I met him for the first time in the funeral receiving line of my newly deceased Dad. He was wearing bright red shoes, big glasses and talked a little louder than everyone else.

I remember feeling a little star-struck when I made the name association and wondered at how kind he was to drive from 4 hours away to pay his respects.


I was away at Bible school in Dallas, Texas when my mom called to announce that they had started dating and had decided to marry. Our family was leaving our church and city to join him in his.

Even though I liked this Pastor, this progression took me by surprise and I wasn’t sure I liked it. My whole life was changing again.

My reaction to this was to meet and get engaged to a guy I was crushing on in Bible School so I could get married and not have to deal with my mom’s next life chapter.

Still, I stood in their wedding and spent a summer earning enough money to pay for another semester of Bible School so I had to face the changes.

Brady Bunch

My mom and Pastor Dad made us a real-live Brady bunch. Widow with 3 girls marries divorcee with 3 boys. We could’ve had our very own reality show. It was craziness!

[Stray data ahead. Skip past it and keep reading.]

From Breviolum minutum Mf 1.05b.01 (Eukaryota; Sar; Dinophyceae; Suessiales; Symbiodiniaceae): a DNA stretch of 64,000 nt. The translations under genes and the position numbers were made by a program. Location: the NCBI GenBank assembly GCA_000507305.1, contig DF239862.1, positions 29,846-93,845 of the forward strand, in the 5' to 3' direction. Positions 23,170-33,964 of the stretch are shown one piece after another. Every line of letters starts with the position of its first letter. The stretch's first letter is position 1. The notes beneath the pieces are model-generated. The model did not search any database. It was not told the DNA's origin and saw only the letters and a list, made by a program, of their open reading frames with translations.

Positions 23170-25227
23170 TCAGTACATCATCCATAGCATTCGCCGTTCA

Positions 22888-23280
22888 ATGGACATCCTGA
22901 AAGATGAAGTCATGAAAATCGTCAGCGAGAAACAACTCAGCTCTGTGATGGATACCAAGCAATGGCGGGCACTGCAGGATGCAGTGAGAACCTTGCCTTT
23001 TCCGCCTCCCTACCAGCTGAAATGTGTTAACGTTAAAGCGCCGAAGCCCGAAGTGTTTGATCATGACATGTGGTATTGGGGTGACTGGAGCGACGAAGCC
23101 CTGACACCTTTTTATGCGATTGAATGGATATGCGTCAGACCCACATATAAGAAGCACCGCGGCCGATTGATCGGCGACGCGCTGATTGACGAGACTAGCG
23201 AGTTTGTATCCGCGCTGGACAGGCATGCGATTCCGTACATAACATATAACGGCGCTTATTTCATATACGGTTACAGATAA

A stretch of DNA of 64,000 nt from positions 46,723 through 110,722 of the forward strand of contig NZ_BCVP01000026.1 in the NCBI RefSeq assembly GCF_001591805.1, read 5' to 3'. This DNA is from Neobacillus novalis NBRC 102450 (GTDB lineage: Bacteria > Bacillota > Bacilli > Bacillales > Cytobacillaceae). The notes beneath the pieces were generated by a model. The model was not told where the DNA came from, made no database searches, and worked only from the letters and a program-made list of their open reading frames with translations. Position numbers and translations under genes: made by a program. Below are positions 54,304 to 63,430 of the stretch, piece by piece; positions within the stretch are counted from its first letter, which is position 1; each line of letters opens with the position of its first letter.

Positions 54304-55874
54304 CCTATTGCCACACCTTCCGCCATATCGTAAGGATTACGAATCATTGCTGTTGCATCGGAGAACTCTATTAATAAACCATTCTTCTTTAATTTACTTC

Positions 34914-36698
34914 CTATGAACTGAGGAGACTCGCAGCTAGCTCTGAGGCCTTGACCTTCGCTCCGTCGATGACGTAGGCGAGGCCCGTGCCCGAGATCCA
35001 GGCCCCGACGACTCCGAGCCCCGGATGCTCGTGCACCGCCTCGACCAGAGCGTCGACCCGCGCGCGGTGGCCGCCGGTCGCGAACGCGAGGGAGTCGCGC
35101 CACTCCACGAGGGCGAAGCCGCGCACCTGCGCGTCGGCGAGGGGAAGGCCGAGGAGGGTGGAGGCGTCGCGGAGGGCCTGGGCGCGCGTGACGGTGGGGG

Bonding Over Nachos

Despite that, Pastor Dad and I really hit it off. He spent a lot of time reading the bible and was very loving.

I think he liked my work ethic right off the bat. I took a waitressing job at Chi-Chi’s for the summer working every shift I could get.

Every night I would deposit my tips in the bank and come home to give him a takeout container of Mexican fare and show him my growing bank balance.

I appreciated him waiting up for me and affirming my hard work.

Home Again

I went back to bible school but faced the tragic loss of my fiancé (another story) so after Bible school I ended up living back at home until I got married four years later.

Pastor Dad became a real part of my life driving me to work and supporting me when I had to return to high school to get my GED (yet another story).

He not only paid for a good part of my wedding but he walked me down the isle AND performed the marriage ceremony for my husband & me.

Adult Mentor

In my mind, marriage was an end of needing one’s Dad but I have learned over the years that it is not. Pastor Dad has been there for me through the ups and downs of marriage and parenting.